Since we're on a major migration process of this website, some component documents here are out of sync right now. In the meantime you may want to look at the asciidoc in the repository: https://github.com/apache/camel/blob/master/README.md https://github.com/apache/camel/blob/master/components/readme.adoc
Tutorial on using Camel in a Web Application
Camel has been designed to work great with the Spring framework; so if you are already a Spring user you can think of Camel as just a framework for adding to your Spring XML files.
So you can follow the usual Spring approach to working with web applications; namely to add the standard Spring hook to load a /WEB-INF/applicationContext.xml file. In that file you can include your usual Camel XML configuration.
Step1: Edit your web.xml
To enable spring add a context loader listener to your /WEB-INF/web.xml file
This will cause Spring to boot up and look for the /WEB-INF/applicationContext.xml file.
Step 2: Create a /WEB-INF/applicationContext.xml file
Now you just need to create your Spring XML file and add your camel routes or configuration.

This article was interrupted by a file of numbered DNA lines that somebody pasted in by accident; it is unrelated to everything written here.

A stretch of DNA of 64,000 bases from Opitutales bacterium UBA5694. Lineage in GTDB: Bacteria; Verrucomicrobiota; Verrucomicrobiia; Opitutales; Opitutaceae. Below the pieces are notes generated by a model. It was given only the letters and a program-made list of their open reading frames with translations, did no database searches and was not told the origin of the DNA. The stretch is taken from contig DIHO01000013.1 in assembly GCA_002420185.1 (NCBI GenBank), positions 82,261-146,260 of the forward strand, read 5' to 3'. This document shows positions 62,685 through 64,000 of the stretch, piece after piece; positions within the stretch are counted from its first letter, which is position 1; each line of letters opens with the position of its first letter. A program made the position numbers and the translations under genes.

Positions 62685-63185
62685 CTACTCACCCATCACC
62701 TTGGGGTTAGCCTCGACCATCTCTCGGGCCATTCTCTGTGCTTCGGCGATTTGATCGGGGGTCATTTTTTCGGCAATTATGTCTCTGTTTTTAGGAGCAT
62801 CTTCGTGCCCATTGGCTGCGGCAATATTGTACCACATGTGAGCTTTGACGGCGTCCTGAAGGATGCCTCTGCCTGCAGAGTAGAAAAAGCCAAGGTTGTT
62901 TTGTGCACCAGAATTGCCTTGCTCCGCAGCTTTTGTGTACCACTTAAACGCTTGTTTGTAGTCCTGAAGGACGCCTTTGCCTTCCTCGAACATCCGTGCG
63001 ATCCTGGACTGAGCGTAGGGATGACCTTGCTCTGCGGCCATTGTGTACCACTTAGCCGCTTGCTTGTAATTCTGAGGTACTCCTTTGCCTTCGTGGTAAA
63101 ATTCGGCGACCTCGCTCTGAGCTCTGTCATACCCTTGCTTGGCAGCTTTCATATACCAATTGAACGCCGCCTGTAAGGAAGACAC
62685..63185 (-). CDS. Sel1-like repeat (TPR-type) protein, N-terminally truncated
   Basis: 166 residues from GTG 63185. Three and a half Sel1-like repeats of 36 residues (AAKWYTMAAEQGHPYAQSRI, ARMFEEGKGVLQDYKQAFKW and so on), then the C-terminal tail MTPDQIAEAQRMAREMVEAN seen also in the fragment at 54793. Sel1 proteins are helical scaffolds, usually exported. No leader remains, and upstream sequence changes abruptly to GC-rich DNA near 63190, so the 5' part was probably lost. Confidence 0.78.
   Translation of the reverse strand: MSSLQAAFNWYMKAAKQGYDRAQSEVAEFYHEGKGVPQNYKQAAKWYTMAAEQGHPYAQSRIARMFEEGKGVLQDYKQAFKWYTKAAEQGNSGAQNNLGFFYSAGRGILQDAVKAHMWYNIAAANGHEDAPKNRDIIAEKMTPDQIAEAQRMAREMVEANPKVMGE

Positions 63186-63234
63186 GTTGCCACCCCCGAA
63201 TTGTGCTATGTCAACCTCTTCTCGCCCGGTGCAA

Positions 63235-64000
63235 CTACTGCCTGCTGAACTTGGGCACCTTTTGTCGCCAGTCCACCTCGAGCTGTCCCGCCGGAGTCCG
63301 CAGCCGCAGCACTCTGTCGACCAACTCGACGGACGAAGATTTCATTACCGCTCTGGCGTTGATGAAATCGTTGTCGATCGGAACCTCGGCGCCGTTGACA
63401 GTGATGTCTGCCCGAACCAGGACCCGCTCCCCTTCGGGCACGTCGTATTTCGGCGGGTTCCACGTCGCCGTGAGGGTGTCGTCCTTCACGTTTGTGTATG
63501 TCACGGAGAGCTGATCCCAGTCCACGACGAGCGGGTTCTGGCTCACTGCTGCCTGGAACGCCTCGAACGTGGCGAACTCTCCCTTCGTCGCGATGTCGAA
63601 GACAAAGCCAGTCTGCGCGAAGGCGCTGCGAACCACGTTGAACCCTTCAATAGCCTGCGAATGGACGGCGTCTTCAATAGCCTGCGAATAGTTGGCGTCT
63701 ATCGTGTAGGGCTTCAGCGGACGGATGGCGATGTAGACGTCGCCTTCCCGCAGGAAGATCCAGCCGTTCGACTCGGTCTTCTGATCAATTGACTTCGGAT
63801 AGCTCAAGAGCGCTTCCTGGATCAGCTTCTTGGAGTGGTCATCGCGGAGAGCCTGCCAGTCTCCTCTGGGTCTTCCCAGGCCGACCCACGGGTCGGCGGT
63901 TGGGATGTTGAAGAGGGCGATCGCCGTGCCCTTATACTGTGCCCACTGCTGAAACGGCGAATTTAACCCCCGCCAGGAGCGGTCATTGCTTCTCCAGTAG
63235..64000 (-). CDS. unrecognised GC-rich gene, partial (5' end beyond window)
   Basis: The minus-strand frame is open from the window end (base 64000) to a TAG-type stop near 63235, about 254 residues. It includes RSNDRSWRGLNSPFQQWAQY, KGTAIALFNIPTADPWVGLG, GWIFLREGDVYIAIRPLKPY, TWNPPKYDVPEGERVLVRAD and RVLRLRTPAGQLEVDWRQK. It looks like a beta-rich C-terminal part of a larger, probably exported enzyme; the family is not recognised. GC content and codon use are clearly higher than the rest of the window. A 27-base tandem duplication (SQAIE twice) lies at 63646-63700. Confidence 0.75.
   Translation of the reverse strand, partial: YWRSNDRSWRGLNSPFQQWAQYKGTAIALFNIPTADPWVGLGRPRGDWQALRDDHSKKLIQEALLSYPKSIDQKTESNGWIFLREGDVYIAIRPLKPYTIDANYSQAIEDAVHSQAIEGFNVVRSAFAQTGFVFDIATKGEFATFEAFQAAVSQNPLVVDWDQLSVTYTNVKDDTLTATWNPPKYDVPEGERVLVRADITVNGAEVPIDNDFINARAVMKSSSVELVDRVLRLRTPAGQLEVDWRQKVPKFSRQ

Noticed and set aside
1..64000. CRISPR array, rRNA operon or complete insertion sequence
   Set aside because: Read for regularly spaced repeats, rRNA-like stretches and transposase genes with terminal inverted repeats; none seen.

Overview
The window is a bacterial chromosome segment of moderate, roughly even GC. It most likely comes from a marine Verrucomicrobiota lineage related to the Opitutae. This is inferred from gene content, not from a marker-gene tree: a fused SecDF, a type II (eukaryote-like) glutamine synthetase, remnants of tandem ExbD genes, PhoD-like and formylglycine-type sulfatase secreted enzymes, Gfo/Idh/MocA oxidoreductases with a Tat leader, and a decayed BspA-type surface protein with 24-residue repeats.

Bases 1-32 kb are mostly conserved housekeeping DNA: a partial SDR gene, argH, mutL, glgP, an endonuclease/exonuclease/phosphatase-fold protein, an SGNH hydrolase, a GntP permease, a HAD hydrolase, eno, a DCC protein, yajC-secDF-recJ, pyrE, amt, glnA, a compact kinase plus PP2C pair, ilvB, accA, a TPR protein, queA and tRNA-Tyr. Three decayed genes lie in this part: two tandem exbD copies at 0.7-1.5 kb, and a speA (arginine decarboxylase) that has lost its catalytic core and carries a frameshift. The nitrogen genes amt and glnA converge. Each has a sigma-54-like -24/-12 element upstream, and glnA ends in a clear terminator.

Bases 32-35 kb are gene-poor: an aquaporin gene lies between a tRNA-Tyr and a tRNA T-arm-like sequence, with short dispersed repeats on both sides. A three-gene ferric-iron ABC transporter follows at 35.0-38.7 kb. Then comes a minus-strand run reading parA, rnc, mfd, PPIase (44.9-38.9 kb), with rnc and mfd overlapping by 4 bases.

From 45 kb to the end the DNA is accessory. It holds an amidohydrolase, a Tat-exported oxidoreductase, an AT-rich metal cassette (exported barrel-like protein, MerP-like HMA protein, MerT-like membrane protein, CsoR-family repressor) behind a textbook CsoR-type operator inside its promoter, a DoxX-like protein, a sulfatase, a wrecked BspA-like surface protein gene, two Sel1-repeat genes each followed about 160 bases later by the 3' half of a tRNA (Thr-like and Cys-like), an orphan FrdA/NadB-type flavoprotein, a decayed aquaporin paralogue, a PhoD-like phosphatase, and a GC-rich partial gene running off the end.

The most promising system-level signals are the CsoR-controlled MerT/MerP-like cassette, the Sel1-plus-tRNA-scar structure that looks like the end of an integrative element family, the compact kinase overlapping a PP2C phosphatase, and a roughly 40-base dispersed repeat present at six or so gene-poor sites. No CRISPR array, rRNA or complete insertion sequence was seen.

Then boot up your web application and you're good to go!
Hints and Tips
If you use Maven to build your application your directory tree will look like this...
You should update your Maven pom.xml to enable WAR packaging/naming like this...
To enable more rapid development we highly recommend the jetty:run maven plugin.
Please refer to the help for more information on using jetty:run - but briefly if you add the following to your pom.xml
Then you can run your web application as follows
Then Jetty will also monitor your target/classes directory and your src/main/webapp directory so that if you modify your spring XML, your web.xml or your java code the web application will be restarted, re-creating your Camel routes.
If your unit tests take a while to run, you could miss them out when running your web application via